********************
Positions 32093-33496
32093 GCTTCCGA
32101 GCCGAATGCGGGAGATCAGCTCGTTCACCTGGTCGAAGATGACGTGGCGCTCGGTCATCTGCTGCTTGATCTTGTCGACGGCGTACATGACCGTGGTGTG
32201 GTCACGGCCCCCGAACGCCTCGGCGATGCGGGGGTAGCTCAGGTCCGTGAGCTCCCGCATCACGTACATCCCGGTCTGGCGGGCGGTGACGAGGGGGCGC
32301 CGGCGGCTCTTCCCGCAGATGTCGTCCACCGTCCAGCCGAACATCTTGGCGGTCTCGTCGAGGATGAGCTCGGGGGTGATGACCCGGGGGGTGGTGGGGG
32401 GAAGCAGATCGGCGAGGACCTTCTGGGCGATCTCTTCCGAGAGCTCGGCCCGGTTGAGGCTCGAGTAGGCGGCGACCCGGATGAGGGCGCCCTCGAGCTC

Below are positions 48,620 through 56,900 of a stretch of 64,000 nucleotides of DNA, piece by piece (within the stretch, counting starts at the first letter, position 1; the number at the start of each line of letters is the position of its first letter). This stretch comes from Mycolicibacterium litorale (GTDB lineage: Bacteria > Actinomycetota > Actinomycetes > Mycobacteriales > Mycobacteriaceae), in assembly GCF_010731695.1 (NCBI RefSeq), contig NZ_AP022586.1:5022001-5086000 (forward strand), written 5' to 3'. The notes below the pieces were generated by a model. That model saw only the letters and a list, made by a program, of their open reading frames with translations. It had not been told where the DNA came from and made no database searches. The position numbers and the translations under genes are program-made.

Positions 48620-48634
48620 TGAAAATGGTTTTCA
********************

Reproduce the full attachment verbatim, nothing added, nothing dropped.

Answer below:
Positions 32093-33496
32093 GCTTCCGA
32101 GCCGAATGCGGGAGATCAGCTCGTTCACCTGGTCGAAGATGACGTGGCGCTCGGTCATCTGCTGCTTGATCTTGTCGACGGCGTACATGACCGTGGTGTG
32201 GTCACGGCCCCCGAACGCCTCGGCGATGCGGGGGTAGCTCAGGTCCGTGAGCTCCCGCATCACGTACATCCCGGTCTGGCGGGCGGTGACGAGGGGGCGC
32301 CGGCGGCTCTTCCCGCAGATGTCGTCCACCGTCCAGCCGAACATCTTGGCGGTCTCGTCGAGGATGAGCTCGGGGGTGATGACCCGGGGGGTGGTGGGGG
32401 GAAGCAGATCGGCGAGGACCTTCTGGGCGATCTCTTCCGAGAGCTCGGCCCGGTTGAGGCTCGAGTAGGCGGCGACCCGGATGAGGGCGCCCTCGAGCTC

Below are positions 48,620 through 56,900 of a stretch of 64,000 nucleotides of DNA, piece by piece (within the stretch, counting starts at the first letter, position 1; the number at the start of each line of letters is the position of its first letter). This stretch comes from Mycolicibacterium litorale (GTDB lineage: Bacteria > Actinomycetota > Actinomycetes > Mycobacteriales > Mycobacteriaceae), in assembly GCF_010731695.1 (NCBI RefSeq), contig NZ_AP022586.1:5022001-5086000 (forward strand), written 5' to 3'. The notes below the pieces were generated by a model. That model saw only the letters and a list, made by a program, of their open reading frames with translations. It had not been told where the DNA came from and made no database searches. The position numbers and the translations under genes are program-made.

Positions 48620-48634
48620 TGAAAATGGTTTTCA